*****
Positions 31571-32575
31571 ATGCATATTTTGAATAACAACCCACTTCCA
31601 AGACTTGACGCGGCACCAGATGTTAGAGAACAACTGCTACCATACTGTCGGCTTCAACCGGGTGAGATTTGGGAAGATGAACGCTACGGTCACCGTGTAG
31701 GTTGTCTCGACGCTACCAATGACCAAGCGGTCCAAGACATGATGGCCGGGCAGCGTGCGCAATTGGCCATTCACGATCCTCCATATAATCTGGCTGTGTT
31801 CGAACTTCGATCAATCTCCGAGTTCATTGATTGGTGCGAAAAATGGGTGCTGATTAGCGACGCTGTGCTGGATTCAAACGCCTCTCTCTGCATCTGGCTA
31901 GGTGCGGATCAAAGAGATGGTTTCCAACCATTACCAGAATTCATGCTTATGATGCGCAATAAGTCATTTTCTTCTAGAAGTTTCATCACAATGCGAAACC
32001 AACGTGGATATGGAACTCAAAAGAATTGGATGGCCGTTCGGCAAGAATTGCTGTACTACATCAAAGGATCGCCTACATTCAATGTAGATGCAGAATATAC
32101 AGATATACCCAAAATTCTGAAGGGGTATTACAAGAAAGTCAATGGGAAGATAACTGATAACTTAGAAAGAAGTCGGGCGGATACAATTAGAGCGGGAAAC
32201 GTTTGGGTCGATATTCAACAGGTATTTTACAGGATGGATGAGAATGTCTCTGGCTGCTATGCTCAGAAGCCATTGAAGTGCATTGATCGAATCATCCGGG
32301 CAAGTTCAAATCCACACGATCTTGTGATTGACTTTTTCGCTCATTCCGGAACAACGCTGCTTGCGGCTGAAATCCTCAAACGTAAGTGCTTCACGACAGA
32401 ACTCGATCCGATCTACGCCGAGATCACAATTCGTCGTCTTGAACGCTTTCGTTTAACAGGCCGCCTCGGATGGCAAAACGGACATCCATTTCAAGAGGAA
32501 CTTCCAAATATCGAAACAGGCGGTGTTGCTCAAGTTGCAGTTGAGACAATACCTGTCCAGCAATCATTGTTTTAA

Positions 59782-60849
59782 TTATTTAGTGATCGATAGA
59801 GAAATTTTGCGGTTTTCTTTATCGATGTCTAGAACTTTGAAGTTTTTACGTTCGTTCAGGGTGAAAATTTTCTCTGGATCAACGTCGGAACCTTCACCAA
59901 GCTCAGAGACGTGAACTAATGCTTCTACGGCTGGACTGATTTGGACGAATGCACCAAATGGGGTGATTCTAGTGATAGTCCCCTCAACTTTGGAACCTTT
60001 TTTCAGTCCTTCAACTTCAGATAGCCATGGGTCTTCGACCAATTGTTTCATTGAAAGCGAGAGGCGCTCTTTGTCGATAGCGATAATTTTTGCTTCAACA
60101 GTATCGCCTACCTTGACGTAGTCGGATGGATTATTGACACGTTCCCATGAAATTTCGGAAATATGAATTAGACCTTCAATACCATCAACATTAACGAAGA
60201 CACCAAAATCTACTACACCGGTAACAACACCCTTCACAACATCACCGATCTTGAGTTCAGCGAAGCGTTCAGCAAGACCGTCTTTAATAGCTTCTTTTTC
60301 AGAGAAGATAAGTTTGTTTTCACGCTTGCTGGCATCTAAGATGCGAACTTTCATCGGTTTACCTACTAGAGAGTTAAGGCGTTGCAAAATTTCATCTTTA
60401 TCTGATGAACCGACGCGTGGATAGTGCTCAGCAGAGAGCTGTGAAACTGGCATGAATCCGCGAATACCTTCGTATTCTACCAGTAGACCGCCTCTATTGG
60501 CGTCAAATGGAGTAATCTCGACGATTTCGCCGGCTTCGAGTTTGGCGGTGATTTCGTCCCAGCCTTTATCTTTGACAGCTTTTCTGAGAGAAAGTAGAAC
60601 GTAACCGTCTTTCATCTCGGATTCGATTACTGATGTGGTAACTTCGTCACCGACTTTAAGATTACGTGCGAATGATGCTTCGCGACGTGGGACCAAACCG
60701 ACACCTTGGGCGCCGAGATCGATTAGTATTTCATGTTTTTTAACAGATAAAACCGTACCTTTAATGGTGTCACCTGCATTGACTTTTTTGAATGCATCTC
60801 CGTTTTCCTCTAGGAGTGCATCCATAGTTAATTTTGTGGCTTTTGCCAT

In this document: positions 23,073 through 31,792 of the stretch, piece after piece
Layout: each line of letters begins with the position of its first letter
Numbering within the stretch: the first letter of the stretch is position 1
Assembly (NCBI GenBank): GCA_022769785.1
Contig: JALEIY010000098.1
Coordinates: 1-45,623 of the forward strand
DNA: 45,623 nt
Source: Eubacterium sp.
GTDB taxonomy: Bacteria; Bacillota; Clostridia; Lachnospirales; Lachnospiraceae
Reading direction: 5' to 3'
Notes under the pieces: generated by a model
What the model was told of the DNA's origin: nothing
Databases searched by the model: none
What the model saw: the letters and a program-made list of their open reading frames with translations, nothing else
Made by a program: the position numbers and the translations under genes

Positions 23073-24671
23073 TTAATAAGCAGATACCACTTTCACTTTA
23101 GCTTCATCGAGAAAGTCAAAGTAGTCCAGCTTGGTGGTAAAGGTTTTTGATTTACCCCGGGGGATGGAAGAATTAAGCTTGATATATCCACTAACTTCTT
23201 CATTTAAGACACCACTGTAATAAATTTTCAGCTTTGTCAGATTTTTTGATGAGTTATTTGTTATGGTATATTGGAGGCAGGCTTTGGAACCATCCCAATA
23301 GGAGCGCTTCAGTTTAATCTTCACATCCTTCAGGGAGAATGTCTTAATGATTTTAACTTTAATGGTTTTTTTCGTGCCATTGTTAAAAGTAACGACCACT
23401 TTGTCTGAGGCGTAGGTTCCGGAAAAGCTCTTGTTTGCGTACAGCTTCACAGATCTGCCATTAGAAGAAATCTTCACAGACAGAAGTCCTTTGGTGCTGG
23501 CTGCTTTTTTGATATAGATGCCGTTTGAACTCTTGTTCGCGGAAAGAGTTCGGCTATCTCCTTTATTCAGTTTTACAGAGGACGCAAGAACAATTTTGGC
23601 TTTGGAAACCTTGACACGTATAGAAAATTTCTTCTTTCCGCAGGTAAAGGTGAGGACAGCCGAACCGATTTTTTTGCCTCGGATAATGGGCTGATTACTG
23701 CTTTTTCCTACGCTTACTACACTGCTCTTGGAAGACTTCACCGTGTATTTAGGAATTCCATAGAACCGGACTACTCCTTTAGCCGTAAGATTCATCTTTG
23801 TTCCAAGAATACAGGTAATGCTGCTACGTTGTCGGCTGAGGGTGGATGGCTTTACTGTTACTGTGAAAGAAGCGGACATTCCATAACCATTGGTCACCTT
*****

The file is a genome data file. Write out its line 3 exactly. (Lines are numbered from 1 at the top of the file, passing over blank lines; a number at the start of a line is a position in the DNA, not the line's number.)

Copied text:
31601 AGACTTGACGCGGCACCAGATGTTAGAGAACAACTGCTACCATACTGTCGGCTTCAACCGGGTGAGATTTGGGAAGATGAACGCTACGGTCACCGTGTAG